Ranking the Top 10 Wide Receivers of the 2021 NFL Draft Class

Tyler Brooke@TylerDBrookeSenior Analyst IINovember 27, 2020

Ranking the Top 10 Wide Receivers of the 2021 NFL Draft Class

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    Vasha Hunt/Associated Press

    The 2020 NFL draft was littered with talented wide receivers, but the 2021 class also has its fair share of playmakers.

    Several of the top 10 receivers in the 2021 class come from top-tier programs, but there are also a couple of players from smaller programs. Some great receivers were left off this list, but they'll have plenty of time to move into the top 10 as the season wraps up and the predraft process begins. 

    Let's take a look at the top 10 receivers for 2021 based partially on production, but mostly on the skills that they've demonstrated on tape that will play in the pros.  

10. Sage Surratt, Wake Forest

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    Nell Redmond/Associated Press

    Wake Forest's Sage Surratt opted out of the 2020 season, but he still belongs on the list of top receivers in this year's draft class. 

    In 2019, Surratt had 66 receptions for 1,001 yards and 11 touchdowns in just nine games. He topped 150 receiving yards four times. 

    At 6'2" and 215 pounds, Surratt uses his size and strength to his advantage. He's a below-average athlete, lacking the explosiveness and top-end speed of other receivers on this list. However, he's still a capable downfield receiver by leveraging defensive backs well with his size and contested-catch ability. He's also a tenacious blocker, which NFL coaches will love.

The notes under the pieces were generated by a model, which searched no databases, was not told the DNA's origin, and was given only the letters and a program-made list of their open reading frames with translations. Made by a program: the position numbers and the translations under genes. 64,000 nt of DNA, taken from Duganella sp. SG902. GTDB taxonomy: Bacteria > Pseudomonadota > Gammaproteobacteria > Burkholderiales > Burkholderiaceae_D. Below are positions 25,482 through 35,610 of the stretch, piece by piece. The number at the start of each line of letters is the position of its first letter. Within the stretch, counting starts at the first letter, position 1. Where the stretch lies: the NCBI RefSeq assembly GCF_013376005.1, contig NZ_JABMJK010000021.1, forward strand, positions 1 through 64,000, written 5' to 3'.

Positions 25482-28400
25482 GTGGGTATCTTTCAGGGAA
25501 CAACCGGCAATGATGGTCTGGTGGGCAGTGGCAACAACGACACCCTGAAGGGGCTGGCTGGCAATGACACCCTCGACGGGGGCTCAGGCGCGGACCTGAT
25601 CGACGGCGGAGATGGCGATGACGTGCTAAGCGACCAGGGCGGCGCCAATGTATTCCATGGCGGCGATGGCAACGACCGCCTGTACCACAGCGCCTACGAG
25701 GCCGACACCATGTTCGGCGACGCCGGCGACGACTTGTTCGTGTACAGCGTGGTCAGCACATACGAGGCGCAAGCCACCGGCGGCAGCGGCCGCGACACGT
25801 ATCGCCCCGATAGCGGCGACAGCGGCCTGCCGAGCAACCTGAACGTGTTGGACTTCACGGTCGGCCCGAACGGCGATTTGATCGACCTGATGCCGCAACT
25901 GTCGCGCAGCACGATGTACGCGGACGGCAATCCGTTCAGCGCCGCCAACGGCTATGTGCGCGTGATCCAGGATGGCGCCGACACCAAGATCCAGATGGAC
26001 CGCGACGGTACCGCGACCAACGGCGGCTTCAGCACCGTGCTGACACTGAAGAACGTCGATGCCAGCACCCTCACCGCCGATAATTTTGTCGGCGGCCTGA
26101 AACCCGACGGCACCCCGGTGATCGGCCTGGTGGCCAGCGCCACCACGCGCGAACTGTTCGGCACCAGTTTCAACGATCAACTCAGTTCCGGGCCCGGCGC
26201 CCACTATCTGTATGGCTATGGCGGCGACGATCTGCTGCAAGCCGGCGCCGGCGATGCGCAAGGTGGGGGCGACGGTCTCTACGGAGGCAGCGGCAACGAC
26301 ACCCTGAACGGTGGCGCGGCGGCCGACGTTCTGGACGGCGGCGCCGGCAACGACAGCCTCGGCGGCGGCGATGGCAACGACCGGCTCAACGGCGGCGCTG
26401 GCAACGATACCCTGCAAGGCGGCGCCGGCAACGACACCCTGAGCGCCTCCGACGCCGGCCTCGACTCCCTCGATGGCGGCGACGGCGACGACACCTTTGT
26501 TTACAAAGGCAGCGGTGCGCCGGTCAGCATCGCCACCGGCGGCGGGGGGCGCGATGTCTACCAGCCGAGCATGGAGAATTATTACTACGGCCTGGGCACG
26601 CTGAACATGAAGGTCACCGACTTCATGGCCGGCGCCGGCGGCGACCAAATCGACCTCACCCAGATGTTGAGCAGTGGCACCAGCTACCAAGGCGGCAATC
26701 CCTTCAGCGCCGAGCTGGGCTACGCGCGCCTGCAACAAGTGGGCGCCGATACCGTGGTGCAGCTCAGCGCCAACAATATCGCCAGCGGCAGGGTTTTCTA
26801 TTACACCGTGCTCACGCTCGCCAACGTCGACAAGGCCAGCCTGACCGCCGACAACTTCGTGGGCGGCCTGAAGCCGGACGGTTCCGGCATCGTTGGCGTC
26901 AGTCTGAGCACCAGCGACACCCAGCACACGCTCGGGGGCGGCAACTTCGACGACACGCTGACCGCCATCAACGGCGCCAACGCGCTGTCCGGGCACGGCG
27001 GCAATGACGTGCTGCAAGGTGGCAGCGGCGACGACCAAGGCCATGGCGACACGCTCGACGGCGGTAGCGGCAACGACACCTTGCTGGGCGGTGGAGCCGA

The lack of athleticism limits his upside as an NFL prospect, but Surratt has the size and playmaking ability to be a solid possession receiver. Teams looking for a physical presence at the position would likely take Surratt late in the second round or early in the third. 

9. Tylan Wallace, Oklahoma State

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    Matthew Putney/Associated Press

    Two losses in their last three games have hurt Oklahoma State's hopes of a Big 12 title, but wide receiver Tylan Wallace has continued to solidify his draft stock this season.

    Wallace was a first-team All-American in 2018 and has consistently been a top weapon for the Cowboys. He's caught 185 passes for 3,163 yards and 24 touchdowns in his college career, making him one of the most productive receivers in the nation.